Monday, March 26, 2007


To me 'classics' are some creations of art which goes beyond the boundaries of time, language, race, etc. etc. In short, a classic is something that can be universally appreciated, at any given time (of course, not before it has been created). When it comes to a specific manner of expression, called sarcasm, certain parts of our lives seem to dominate it. Cricket, and in particular the Indian version of it, has shown no aversion towards it time and time again. And when you come across something as spontaneous and appealing as the following, you can't help but call it a classic. With rather unbearable disappointment, let me quote the following questionnaire:

Q. What's the Indian version of hat-trick?
A. Three runs in three balls.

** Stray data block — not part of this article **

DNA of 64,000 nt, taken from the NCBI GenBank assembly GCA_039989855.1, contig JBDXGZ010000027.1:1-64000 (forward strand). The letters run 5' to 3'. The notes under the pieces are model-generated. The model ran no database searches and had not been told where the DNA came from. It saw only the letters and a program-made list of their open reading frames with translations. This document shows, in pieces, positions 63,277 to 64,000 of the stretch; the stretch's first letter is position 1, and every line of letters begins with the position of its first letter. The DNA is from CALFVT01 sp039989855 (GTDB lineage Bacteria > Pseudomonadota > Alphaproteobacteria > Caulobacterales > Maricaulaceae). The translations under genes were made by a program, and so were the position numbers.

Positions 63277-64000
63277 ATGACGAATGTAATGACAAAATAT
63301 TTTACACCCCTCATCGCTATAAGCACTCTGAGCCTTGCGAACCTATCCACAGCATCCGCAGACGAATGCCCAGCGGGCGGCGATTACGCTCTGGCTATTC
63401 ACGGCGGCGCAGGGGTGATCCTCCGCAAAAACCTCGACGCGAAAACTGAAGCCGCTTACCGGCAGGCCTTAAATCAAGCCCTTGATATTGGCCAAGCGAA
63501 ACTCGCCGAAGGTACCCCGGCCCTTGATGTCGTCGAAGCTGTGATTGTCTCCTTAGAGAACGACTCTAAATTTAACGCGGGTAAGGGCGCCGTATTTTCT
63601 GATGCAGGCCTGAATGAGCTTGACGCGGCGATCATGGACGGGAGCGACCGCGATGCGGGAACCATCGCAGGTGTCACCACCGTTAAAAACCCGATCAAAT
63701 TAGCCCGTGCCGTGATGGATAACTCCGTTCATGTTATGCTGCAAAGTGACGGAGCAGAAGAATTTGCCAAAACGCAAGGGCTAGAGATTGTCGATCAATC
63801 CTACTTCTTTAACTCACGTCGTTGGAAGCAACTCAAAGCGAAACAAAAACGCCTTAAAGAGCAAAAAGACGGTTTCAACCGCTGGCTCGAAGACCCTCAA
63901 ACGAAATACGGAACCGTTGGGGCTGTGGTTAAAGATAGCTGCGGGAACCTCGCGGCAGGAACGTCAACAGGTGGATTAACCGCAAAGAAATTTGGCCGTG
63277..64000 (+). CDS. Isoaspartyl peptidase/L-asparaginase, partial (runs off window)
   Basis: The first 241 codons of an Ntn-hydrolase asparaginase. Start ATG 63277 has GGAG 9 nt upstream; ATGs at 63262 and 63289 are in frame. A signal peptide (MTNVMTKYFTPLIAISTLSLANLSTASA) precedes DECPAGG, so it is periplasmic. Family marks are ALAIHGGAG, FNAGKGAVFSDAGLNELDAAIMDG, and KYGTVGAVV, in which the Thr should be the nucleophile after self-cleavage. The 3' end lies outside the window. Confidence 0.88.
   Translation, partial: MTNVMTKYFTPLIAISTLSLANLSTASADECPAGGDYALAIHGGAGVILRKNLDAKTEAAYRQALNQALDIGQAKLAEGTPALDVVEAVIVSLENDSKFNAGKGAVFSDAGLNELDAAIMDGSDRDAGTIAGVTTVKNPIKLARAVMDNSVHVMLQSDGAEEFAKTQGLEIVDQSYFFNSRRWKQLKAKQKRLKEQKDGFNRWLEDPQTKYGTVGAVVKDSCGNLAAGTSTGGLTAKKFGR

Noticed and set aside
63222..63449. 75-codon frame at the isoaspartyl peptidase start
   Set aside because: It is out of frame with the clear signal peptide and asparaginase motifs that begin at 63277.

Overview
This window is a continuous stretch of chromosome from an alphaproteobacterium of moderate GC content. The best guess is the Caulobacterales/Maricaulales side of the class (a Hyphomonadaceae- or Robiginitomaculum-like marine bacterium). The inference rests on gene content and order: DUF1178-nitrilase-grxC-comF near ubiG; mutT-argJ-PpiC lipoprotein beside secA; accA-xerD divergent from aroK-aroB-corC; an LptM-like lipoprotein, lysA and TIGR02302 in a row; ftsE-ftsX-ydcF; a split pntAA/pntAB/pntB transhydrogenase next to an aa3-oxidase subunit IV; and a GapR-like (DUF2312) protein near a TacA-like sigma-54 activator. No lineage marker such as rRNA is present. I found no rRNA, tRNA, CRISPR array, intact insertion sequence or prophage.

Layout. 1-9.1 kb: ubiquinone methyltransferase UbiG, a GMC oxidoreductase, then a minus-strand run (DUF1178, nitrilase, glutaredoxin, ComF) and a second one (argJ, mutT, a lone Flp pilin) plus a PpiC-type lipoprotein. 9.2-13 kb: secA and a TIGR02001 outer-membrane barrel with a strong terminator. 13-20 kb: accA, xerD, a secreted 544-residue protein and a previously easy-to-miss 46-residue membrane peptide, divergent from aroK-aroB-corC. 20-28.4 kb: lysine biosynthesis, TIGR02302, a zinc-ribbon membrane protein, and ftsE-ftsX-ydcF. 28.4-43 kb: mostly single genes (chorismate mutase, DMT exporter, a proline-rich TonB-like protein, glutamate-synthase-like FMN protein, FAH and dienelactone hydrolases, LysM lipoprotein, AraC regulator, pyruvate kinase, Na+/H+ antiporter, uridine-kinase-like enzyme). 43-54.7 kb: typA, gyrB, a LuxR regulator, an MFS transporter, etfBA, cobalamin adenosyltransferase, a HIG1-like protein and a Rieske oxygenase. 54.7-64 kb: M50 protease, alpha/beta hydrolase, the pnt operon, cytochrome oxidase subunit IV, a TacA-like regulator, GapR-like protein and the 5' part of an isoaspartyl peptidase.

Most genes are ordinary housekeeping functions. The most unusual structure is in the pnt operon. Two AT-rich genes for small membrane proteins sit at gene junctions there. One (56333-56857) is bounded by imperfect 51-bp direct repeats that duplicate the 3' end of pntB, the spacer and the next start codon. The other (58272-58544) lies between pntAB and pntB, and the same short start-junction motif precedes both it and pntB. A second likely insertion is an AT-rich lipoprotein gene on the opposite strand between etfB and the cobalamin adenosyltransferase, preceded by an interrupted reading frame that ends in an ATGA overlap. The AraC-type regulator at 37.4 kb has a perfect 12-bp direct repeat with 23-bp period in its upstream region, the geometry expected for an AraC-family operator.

Q. Why don't Indian players need pre-tour travel injections?
A. Because they never catch anything.

Q.What's the Indian version of LBW?
A. Lost, Beaten, Walloped.

Q. What do you call an Indian with 100 runs against his name?
A. A bowler.

Q. What do Indian batsmen and drug addicts have in common?
A. Both spend most of their time wondering when their next shot will be.

Q. Who spent the most time on the crease of anyone in the Indian touring party?
A. The lady who ironed the cricket whites.

Q. Why are the Indian cricketers cleverer than Houdini?
A. Because they can get out without trying.

The above was being circulated over e-mail not a long time ago, and I doubt if it'll ever go out of circulation considering the regular debacles of the team. That's not saying I don't have hopes of burying these very words. And I do want the dubious classic status removed.

When can that happen? Only time would tell, I daresay!

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